To enable the elections that define democracy, we must protect the security and reliability of elections infrastructure. security, reliability, and functionality in a flexible, change-tolerant manner. We aren’t just developing theoretical ideas; CIS will be piloting this process with actual states, counties, and election vendors working together. You can take a good first step today by downloading the CIS Security Best Practices for Non-Voting Election Technology Guide and begin implementing the recommendations. Together, we can continue to improve the security of elections.
Election Security Best Practices To enable the elections that define democracy, we must protect the security and reliability of elections infrastructure. Through a best practices approach, we aim to help organizations involved in elections better understand what to focus on, know how to prioritize and parse the enormous amount of guidance available on protecting IT-related systems, and engage in additional collaboration to address common threats to this critical aspect of democracy.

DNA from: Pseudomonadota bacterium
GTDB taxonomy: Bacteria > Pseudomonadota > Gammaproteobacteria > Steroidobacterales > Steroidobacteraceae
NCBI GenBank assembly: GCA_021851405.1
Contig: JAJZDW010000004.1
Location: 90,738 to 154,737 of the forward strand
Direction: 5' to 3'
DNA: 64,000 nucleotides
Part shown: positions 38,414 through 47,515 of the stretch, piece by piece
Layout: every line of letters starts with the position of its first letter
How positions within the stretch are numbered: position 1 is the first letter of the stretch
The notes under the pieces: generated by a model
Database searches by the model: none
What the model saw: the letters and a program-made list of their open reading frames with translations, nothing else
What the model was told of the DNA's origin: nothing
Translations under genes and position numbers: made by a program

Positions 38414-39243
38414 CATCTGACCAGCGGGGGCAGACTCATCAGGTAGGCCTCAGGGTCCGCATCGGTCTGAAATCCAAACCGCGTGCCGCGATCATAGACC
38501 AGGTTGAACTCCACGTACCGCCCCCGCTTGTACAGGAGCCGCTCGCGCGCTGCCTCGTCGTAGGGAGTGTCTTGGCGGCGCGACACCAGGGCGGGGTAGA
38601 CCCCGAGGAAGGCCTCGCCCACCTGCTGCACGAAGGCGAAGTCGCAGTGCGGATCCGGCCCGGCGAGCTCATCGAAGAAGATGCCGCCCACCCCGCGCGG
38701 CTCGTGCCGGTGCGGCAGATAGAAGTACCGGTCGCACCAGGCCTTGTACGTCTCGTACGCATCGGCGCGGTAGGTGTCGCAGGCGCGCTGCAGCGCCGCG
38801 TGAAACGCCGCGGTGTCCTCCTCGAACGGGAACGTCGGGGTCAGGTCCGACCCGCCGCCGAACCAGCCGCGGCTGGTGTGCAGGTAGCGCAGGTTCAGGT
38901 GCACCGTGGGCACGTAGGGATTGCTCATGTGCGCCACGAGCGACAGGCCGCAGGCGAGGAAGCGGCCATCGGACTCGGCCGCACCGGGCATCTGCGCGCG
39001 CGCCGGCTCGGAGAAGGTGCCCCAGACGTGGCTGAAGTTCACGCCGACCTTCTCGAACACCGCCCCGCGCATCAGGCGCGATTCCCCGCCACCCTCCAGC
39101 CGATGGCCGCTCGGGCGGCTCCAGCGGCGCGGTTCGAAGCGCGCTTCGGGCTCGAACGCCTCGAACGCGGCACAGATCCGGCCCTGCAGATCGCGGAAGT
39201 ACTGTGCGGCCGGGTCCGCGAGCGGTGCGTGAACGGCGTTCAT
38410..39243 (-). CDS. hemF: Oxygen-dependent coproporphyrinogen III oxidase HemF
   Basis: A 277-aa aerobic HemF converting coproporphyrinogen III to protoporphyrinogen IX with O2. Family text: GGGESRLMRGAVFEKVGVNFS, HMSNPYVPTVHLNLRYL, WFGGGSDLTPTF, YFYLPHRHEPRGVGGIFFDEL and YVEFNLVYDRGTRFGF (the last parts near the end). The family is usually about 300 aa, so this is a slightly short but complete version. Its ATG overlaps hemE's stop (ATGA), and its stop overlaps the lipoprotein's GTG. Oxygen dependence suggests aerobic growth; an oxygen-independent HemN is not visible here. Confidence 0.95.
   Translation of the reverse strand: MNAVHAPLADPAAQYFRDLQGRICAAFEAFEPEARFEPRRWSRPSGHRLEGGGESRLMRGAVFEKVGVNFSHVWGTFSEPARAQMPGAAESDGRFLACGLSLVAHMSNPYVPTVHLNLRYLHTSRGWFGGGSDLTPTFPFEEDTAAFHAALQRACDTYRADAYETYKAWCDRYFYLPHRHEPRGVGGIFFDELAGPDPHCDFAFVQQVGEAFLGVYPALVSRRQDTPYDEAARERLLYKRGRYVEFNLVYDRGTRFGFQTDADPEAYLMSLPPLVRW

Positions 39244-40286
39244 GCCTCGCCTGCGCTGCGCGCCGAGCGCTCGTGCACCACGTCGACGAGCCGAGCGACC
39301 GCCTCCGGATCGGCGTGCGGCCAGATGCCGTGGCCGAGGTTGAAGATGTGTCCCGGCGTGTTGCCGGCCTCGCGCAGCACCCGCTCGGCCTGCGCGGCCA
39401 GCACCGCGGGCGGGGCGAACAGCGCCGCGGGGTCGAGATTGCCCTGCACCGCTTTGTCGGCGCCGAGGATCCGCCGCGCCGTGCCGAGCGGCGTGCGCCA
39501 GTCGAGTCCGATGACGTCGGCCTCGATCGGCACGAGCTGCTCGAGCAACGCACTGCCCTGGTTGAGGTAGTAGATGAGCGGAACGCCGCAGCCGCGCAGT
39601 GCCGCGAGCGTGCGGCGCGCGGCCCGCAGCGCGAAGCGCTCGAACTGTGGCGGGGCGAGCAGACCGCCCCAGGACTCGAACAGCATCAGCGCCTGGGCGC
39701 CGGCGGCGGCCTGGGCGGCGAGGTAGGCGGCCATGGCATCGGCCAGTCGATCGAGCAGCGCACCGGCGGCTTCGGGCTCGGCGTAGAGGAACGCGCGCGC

Level 3 – Advanced, automated security controls.
Up Next? Strengthening Verification Processes CIS is also working on how to verify systems against these best practices. Traditional voting systems are verified against large monolithic standards using lengthy and expensive certification campaigns run by independent test laboratories. This approach doesn’t incentivize change or innovation in either the requirements or the systems. This might be okay for voting systems since they are offline installs. It is imperative, however, for internet-connected election technology to be responsive and adapt quickly to changes in the threat landscape. CIS is addressing this with a new verification process model that will provide certain assurances of